Things are better than when she arrived one year ago, but much remains to be done, Pine Bluff School District Superintendent Linda Watson said Tuesday at Coffee with the Chiefs.
“I’ve been here one year,” Watson said to the audience assembled at First United Methodist Church for the monthly event sponsored by Interested Citizens for Voter Registration. “When I came, the picture wasn’t great, so we began to implement new programs to begin to turn things around. We implemented reading programs to ensure that children are able to read by the time they are in the third grade. If a child can read by then, the chances are that most of them will be alright and won’t be getting into trouble with the law.”
Watson said more is being expected of teachers because of the requirements of new Common Core standards, which she characterized as a uniform assessment of student skills in several key areas that are accepted as the standard by nearly all of the United States.
“The fifth-grade teachers historically have taught [multiple subjects] to their students, while junior high and high school teachers are specialized and teach only one subject area,” Watson said. “The new Common Core standards require math to be taught at the fifth-grade level in the same way it is taught to the older students, so we have to give those teachers time to get more math skills.”
Watson said she expects the district to be approved for participation in a turnaround program sponsored by the University of Virginia.
“We had our initial assessment in early June and I will be participating in a conference call with them tomorrow,” Watson said.
Watson said that the district is in the process of updating policies for the school board, personnel and students.
“We are moving our pre-K program from Forrest Park to the old Greenville Elementary School,” Watson said. “We will also move Head Start to Greenville. We are increasing the number of 4 year olds in the program and expect to have between 350 and 360 with some 3 year olds as well.”
Watson said that the district has received two 21st Century grants totalling about $1 million. The grants are for Oak Park Elementary School and Belair Middle School and will provide $500,000 each over five years.
“They will be administered through the Boys and Girls Club and will provide after-school tutoring and a summer program in 2014,” Watson said of the grants at the June 18 school board meeting.
Watson said that the district summer school program is doing well.
“We have collaborated with the city of Pine Bluff to hold all-day summer school throughout the district,” Watson said. “We had hoped for 1,000 and we have around 800, which is great. That is about double what attendance was last year.”
Watson said the district would like to provide teacher raises but must also reconcile that desire with shrinking budgets as students continue to leave the district.
“Our teachers have not had a raise in five or six years and we are looking for the money to be able to do it,” Watson said. “But we must also make sure the district remains fiscally sound.”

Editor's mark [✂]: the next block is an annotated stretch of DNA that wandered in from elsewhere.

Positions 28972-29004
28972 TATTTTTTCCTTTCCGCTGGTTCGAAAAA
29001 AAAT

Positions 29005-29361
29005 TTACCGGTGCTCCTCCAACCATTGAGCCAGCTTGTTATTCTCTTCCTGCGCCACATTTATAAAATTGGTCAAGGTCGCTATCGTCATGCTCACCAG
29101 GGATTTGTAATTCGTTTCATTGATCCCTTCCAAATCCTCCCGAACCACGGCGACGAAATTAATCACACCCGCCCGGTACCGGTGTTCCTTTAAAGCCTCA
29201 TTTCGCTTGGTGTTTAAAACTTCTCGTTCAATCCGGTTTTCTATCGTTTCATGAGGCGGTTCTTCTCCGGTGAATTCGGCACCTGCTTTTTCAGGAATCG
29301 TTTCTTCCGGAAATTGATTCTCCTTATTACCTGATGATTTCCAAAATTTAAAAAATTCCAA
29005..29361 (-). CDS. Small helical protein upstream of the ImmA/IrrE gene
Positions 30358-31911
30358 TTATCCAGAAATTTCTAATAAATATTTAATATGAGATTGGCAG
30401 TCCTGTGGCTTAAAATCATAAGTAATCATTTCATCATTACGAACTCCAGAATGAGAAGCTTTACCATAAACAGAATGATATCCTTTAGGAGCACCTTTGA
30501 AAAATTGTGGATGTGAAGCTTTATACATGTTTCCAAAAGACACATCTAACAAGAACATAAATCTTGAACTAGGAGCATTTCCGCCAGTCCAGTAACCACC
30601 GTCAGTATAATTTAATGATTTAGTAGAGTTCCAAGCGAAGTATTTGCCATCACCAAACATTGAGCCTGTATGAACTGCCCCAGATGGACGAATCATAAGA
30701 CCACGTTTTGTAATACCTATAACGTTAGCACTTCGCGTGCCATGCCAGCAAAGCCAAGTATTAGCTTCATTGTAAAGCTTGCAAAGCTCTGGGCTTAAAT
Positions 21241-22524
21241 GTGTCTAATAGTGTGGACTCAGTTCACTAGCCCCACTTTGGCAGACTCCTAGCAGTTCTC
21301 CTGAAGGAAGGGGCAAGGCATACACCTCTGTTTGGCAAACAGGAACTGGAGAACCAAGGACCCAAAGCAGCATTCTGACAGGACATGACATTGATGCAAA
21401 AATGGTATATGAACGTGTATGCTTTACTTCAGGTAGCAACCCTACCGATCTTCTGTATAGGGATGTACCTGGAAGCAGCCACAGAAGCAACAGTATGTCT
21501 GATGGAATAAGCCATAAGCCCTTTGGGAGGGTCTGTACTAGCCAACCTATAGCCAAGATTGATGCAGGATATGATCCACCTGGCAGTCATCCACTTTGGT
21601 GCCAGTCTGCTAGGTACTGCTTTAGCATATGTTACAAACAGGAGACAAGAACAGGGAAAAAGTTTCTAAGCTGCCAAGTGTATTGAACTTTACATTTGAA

Pine Bluff Mayor Debe Hollingsworth praised Watson’s efforts.
“I commend the school board for bringing Dr. Watson to us,” Hollingsworth said. “She has the expertise, heart and passion for the job. For her, it is all about the kids. Education is the single biggest factor in taking our community from a first class community to a healthy community.”
Jefferson County Judge Dutch King added his appreciation of the work Watson has done for the school district.
Pine Bluff Fire and Emergency Services Department Chief Shauwn Howell presented the Eyes and Ears Award to Assistant Fire Marshal Lt. Randy Compton.
“Lt. Compton epitomizes what Dr. Watson talked about,” Howell said. “He is an extremely hard worker and never complains about workload. He is frequently working through the night investigating arson cases and also finds time on the weekends to do whatever needs to be done. Your attitude is exemplary.”
Pine Bluff Police Department Interim Chief Jeff Hubanks presented an update on his department.
“We are losing about 600 people every year who are leaving Pine Bluff,” Hubanks said. “This tells us that we have a problem that needs to be fixed. We have a viable workforce here and it is being underutilized. I am proud of the work of the PBPD. Auto theft is down substantially and traffic collisions are also down substantially. Pine Bluff has one of the highest insurance rates in south Arkansas and, as fewer insurance claims are filed, we will, hopefully, see lower rates.”
Interested Citizens for Voter Registration Coffee with the Chiefs organizer the Rev. Jesse Turner reminded the audience that the National Association of Blacks in Criminal Justice 40th annual Conference and Training Institute will be from 9 a.m. to 4 p.m. Monday, July 22, at the Statehouse Convention Center in Little Rock.
Turner said the event is being held in collaboration with the Take a Stand to Keep a Seat Youth Mentoring Summit.
“We are trying to send between 300 and 350 kids to the youth summit,” Turner said. “It will be free of charge for all youth participants. They will not have to pay anything.”